Employers may wish to implement a process whereby new team members undertake a probationary period review at:

  • 3 months (part 1- midway) and
  • Prior to the completion of 6 months (part 2- final).

This provides both the team member and manager the ongoing opportunity to assess whether basic requirements of the position have been met and to measure performance against criteria such as personal qualities, quality of work, quantity of work, position knowledge, customer service, communication, problem solving and decision making, team work, work ethic and behaviour.

5. Guide to Performance Feedback Meetings

  • Advise the team member that they may have a support person present at the meeting;
  • Try to ensure the meeting takes place in a private location free from interruptions;
  • Allow the team member to respond to the issues you have raised and provide them with the opportunity to discuss their performance and behaviour;
  • Ensure that the team member’s responses to feedback is documented;
  • Outline the expectations of the position and if not already done so, describe how the team member can work towards meeting these expectations;
  • Encourage the team member to articulate their training/guidance needs and discuss how these can be achieved;
  • Set measurable performance goals and if required allow reasonable and mutually agreed timeframes for improvement;
  • Set an appropriate review date (no later than 4 weeks after the initial meeting);
  • It is important that the team member understands that if work performance does not improve then his or her employment may be terminated;
  • Keep a record of the meeting including dates, what was discussed and the agreed actions or outcomes. Provide a copy of this to the team member.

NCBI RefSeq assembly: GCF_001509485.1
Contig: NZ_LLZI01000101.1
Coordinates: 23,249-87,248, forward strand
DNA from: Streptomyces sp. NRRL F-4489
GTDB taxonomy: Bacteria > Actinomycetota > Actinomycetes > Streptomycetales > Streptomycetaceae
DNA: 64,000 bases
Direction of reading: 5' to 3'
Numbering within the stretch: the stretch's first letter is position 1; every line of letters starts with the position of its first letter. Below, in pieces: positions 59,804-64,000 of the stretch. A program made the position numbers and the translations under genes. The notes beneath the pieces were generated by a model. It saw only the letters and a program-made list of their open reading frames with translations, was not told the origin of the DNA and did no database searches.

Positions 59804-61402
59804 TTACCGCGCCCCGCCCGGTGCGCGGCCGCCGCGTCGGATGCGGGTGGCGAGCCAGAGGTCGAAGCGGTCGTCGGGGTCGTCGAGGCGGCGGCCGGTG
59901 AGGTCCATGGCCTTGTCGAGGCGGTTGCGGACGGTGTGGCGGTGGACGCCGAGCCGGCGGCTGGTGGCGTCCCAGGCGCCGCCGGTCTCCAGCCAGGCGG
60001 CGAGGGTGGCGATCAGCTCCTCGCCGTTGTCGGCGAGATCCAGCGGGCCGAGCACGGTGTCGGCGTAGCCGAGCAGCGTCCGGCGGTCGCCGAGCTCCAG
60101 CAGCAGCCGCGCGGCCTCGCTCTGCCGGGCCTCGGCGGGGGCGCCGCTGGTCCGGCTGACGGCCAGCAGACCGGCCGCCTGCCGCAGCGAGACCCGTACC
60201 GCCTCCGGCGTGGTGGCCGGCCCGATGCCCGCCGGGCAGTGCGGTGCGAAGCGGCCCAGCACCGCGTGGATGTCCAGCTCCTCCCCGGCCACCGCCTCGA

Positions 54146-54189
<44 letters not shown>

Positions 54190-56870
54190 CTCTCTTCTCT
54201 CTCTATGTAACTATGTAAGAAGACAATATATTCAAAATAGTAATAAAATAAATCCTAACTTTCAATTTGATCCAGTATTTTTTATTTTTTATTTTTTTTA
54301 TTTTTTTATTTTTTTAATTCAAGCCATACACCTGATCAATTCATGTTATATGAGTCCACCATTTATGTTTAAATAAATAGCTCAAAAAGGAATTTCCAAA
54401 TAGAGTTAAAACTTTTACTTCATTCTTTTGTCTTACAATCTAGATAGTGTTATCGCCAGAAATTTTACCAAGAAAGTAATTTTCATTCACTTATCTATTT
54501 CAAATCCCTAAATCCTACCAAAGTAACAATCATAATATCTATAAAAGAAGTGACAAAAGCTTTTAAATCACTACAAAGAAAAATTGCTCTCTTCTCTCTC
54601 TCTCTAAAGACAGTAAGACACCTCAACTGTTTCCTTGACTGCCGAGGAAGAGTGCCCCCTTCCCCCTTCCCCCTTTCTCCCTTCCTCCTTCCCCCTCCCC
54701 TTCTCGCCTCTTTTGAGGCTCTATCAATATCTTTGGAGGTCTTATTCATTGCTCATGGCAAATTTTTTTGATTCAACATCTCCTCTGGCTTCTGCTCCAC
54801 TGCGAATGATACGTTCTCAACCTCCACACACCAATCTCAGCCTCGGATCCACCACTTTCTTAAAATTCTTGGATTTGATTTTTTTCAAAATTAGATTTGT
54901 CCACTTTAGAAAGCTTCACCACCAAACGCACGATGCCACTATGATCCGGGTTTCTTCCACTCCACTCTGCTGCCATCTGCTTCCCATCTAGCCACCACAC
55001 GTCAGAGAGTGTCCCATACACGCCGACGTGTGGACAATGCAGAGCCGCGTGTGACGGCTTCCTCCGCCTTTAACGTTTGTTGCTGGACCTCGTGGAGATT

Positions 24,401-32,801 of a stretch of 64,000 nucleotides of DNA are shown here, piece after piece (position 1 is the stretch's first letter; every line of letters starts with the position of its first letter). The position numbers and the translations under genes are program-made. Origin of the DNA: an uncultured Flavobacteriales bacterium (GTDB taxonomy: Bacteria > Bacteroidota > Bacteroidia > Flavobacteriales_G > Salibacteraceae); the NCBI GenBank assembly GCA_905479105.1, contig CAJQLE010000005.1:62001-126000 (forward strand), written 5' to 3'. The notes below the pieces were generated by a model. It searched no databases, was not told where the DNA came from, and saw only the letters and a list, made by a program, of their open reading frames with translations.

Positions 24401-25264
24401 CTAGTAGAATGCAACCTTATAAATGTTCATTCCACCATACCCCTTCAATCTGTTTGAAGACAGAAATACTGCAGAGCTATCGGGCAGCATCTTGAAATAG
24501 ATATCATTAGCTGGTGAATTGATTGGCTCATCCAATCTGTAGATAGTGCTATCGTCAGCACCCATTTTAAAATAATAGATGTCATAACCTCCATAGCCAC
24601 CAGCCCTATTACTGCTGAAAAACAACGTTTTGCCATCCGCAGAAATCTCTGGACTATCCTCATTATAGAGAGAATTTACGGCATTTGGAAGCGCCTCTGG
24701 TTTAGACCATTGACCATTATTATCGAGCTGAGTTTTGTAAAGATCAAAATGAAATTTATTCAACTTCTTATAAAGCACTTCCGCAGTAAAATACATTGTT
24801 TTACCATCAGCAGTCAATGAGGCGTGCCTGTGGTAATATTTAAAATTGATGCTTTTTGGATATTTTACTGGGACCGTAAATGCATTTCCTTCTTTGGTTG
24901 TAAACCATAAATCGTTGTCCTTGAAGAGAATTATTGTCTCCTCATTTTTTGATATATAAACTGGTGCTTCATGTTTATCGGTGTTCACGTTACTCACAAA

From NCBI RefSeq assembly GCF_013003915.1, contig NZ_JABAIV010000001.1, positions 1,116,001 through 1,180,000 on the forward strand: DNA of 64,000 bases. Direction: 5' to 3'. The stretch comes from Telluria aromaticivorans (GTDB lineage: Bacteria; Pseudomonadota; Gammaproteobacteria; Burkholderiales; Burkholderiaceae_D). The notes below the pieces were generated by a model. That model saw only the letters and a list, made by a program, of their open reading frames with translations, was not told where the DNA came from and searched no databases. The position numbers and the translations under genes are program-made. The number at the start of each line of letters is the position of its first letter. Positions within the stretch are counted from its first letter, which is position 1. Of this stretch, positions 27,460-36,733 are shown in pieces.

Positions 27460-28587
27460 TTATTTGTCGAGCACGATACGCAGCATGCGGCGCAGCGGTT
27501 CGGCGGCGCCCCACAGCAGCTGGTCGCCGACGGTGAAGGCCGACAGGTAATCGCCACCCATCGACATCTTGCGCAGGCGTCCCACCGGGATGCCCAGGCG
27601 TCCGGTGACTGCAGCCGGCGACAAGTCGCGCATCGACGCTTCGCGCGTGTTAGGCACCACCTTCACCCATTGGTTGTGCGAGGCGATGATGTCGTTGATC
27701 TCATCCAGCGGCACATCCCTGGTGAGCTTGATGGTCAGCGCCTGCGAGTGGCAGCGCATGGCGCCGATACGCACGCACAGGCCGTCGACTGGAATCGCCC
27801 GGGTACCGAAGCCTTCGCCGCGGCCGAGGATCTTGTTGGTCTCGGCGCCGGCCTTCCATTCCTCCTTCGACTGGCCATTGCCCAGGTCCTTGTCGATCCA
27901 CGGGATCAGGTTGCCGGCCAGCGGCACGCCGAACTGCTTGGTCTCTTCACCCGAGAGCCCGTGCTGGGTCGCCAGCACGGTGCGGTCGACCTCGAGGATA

6. Prior to the End of the Probationary Period

Prior to the end of the probationary period, the employer will need to assess whether the team member’s employment should be made permanent or whether the team member’s appointment be terminated.

7. Successful completion of probation

On successful completion of the probation period and review, the relevant manager should issue a letter to the new team member confirming their ongoing employment.

8. Do casual and temporary team members have a probationary period?

Casual team members and temporary team members are exempt from a probationary period. This is because, by nature of the type of employment, casual and temporary team members are deemed terminated at the end of their last shift and cannot reasonably foresee an ongoing employment relationship.

However, a casual team member who has been employed for more than 6 months, and whose engagement has been regular and systematic, is eligible to lodge a claim for unfair dismissal. This means that you should assess the suitability of a casual team member for continued employment and make a decision about their continued engagement in the first six months of their employment.

9. What should I do if a new team member is clearly unsuitable for their role?

From time to time it becomes clear very early that the new team member does not meet the requirements of the position and is unlikely to meet the requirement of the position within the probationary period.